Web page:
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Seeking Advice (Again!)

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Dec. 28th, 2007 | 11:22 pm
mood: worriedworried
posted by: sanguinetalons in chinese_majors

大家好,

It's me again (the girl who asked about studying abroad and then went this last summer)! Graduate is fast approaching for me (this coming June) and I'm freaking out a bit. I've got this degree in Chinese but I won't be fluent by the time I graduate, and my other work skills include basic office skills, a tiny bit of teaching experience, and people skills. I realized that my best option is probably going to teach English in China, even though I don't see it as a life profession. My reasons for this are: A) a lot of jobs there pay for your housing and living expenses are low, so I could make substantial headway paying off my student loan debt and B) I could become more fluent in Chinese so it might actually be a marketable job skill instead of a tiny embellishment to my resume.

The thing is that I've heard that there are some disreputable schools in China that withhold pay from their workers, treat them badly, make them work overtime and don't pay them, and make them live in really, really sub-par housing. In other words, I've heard horror stories. I've heard good stories, too, but the hard thing is knowing how to distinguish the good places from the bad places and be sure that after I get my visa and plane ticket I won't show up in China to a bad situation.

I figured this might be a good place to ask: do any of you have experience teaching English in China? Have any of your friends taught English in China? If so, I'd like to hear about those experiences and any recommendations. How can one go about making sure the place they teach is fairly reputable? Do you know of any good listings? ...or, alternatively, any other ideas on jobs for me? My hometown is very small and I think there are only a handful of Mandarin speakers in my hometown, and I don't have much money to relocate.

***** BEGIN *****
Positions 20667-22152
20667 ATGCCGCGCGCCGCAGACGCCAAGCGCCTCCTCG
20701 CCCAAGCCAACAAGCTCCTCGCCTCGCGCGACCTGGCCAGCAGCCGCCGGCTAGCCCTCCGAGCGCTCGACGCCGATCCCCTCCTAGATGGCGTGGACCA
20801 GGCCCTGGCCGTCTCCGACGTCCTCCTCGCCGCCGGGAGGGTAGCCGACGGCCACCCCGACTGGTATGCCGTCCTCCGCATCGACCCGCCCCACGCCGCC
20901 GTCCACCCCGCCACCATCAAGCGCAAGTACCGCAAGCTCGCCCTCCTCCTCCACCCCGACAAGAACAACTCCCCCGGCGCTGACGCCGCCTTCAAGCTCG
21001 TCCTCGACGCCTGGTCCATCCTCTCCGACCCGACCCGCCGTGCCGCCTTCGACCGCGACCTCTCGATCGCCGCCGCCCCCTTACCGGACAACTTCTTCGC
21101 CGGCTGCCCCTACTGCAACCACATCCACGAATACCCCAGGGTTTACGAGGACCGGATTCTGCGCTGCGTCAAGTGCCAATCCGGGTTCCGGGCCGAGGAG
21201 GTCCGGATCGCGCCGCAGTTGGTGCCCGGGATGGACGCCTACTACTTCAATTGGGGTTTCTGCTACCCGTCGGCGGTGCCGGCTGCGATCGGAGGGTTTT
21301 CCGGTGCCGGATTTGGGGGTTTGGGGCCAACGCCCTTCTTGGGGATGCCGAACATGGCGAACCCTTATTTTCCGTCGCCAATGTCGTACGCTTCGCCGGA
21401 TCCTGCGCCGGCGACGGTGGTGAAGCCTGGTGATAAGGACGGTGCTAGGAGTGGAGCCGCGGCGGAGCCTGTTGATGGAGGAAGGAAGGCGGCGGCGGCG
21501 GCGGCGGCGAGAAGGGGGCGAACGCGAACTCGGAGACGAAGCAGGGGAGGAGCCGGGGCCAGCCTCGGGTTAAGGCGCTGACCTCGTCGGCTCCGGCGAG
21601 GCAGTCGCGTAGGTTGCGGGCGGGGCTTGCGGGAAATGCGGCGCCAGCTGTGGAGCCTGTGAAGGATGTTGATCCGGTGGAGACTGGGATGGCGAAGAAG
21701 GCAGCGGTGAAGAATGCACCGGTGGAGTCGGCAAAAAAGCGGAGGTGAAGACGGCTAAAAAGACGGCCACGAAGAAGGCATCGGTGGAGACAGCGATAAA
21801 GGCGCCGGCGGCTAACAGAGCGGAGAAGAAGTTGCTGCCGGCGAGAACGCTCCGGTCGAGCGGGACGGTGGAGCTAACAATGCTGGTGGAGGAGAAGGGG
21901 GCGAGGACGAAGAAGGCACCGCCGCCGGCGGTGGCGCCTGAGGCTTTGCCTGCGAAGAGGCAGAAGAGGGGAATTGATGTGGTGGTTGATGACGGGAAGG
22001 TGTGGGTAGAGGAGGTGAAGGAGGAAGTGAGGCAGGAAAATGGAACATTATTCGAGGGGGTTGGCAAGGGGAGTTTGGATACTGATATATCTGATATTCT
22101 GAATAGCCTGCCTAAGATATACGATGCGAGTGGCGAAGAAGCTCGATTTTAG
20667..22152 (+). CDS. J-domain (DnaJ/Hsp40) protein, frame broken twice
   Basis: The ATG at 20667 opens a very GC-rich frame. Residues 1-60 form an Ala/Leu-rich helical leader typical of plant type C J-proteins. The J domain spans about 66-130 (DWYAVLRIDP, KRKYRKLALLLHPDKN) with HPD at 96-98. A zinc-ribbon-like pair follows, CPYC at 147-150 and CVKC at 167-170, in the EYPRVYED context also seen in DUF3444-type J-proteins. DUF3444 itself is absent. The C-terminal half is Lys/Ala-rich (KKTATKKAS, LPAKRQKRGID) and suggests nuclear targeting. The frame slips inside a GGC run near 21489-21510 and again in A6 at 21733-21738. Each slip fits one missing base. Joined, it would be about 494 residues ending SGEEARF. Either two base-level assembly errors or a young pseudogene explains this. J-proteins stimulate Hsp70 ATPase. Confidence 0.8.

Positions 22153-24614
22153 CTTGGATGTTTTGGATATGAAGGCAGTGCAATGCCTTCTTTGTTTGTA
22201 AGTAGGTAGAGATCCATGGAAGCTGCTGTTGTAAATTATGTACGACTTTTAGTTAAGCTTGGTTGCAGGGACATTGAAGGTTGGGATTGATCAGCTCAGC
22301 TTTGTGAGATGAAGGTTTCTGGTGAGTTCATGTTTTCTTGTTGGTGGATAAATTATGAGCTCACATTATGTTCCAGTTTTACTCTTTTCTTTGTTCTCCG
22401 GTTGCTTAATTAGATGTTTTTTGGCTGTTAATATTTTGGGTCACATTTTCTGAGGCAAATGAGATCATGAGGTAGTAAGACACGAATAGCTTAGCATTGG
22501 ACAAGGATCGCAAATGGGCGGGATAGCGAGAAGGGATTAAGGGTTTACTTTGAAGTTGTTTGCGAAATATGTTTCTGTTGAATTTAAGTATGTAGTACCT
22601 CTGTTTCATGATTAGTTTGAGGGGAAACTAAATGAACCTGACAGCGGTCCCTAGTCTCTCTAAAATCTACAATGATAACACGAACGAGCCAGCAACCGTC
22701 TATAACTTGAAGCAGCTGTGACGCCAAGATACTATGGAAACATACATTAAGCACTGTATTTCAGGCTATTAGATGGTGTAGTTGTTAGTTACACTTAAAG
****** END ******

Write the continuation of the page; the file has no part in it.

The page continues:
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from: woquinoncoin
date: Dec. 29th, 2007 09:13 pm (UTC)
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Now, I don't know anything about teaching English in China. But in Taiwan, one way to sidestep some of those issues you're talking about is to arrive in the country first and then start looking for a job. It may sound a bit more challenging, but if you are organized and brave and resourceful, you can pull it off, as many have done in the past.

It's recommended that you arrive with a 2-month visitor's visa (multiple-entry, if possible), about two months' worth of cash -- for me, that was about $3000USD -- and crash at a hostel for the time being. You won't need two months to find a job, but you probably shouldn't take more than a month or you're really going to deplete your funds. I started calling companies the day after I arrived in Taiwan, lining up interviews the day after that, and had a job within a week. Not as many companies set you up with accomodations in Taiwan, but many do and almost all of them (all reputable employers anyway) will help you find something. Once you have a job, then you can find a convenient and suitable apartment, but that's where the cash comes in since you'll need to put down a deposit that may be up to 2 months rent, and your paychecks may or may not have started coming in.

There are other details, of course. But I firmly believe that the best way to avoid scams is to be there in person, to check things out with your own eyes and negotiate on the spot. I don't know how easily this is done if you want to teach in China, but it's pretty standard in Taiwan. (Oh, you would also have to change your visitor's visa into an ARC through your employer, and that may or may not necessitate a trip to Hong Kong, but that's part of the fun of it all -- "business travel".)

It's been a while since I've checked it out, but http://www.buxiban.com seemed to be a decent resource last I knew. They have country-specific links you can check out too.

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from: sanguinetalons
date: Jan. 1st, 2008 09:03 pm (UTC)
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I wish I had the opportunity to do that, as terrifying as it sounds, but I have basically no money to my name (or at least, that's what it'll be when it comes to June and my school loan money runs out). :-/ There's no real way for me to save up $3k when my work doesn't give me money that I can save...bah. Thanks for the advice, though...that site looks really helpful. :)

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